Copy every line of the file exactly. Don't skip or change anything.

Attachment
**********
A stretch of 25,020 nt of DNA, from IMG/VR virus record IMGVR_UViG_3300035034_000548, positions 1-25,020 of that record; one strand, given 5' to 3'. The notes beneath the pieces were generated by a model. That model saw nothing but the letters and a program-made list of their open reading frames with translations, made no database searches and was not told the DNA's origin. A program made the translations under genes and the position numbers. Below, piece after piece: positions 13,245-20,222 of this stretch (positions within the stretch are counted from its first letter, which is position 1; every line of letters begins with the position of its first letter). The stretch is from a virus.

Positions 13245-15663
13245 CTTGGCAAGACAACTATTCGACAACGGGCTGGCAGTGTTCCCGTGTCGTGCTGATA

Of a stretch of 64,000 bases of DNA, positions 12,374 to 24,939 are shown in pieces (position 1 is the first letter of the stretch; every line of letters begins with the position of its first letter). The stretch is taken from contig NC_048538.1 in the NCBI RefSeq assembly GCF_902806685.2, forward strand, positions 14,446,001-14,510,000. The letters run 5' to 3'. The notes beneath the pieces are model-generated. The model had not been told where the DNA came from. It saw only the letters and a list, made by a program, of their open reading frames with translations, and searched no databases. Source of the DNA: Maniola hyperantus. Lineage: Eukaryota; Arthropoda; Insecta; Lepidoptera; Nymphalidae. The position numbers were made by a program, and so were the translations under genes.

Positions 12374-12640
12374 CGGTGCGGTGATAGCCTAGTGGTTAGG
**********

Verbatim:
A stretch of 25,020 nt of DNA, from IMG/VR virus record IMGVR_UViG_3300035034_000548, positions 1-25,020 of that record; one strand, given 5' to 3'. The notes beneath the pieces were generated by a model. That model saw nothing but the letters and a program-made list of their open reading frames with translations, made no database searches and was not told the DNA's origin. A program made the translations under genes and the position numbers. Below, piece after piece: positions 13,245-20,222 of this stretch (positions within the stretch are counted from its first letter, which is position 1; every line of letters begins with the position of its first letter). The stretch is from a virus.

Positions 13245-15663
13245 CTTGGCAAGACAACTATTCGACAACGGGCTGGCAGTGTTCCCGTGTCGTGCTGATA

Of a stretch of 64,000 bases of DNA, positions 12,374 to 24,939 are shown in pieces (position 1 is the first letter of the stretch; every line of letters begins with the position of its first letter). The stretch is taken from contig NC_048538.1 in the NCBI RefSeq assembly GCF_902806685.2, forward strand, positions 14,446,001-14,510,000. The letters run 5' to 3'. The notes beneath the pieces are model-generated. The model had not been told where the DNA came from. It saw only the letters and a list, made by a program, of their open reading frames with translations, and searched no databases. Source of the DNA: Maniola hyperantus. Lineage: Eukaryota; Arthropoda; Insecta; Lepidoptera; Nymphalidae. The position numbers were made by a program, and so were the translations under genes.

Positions 12374-12640
12374 CGGTGCGGTGATAGCCTAGTGGTTAGG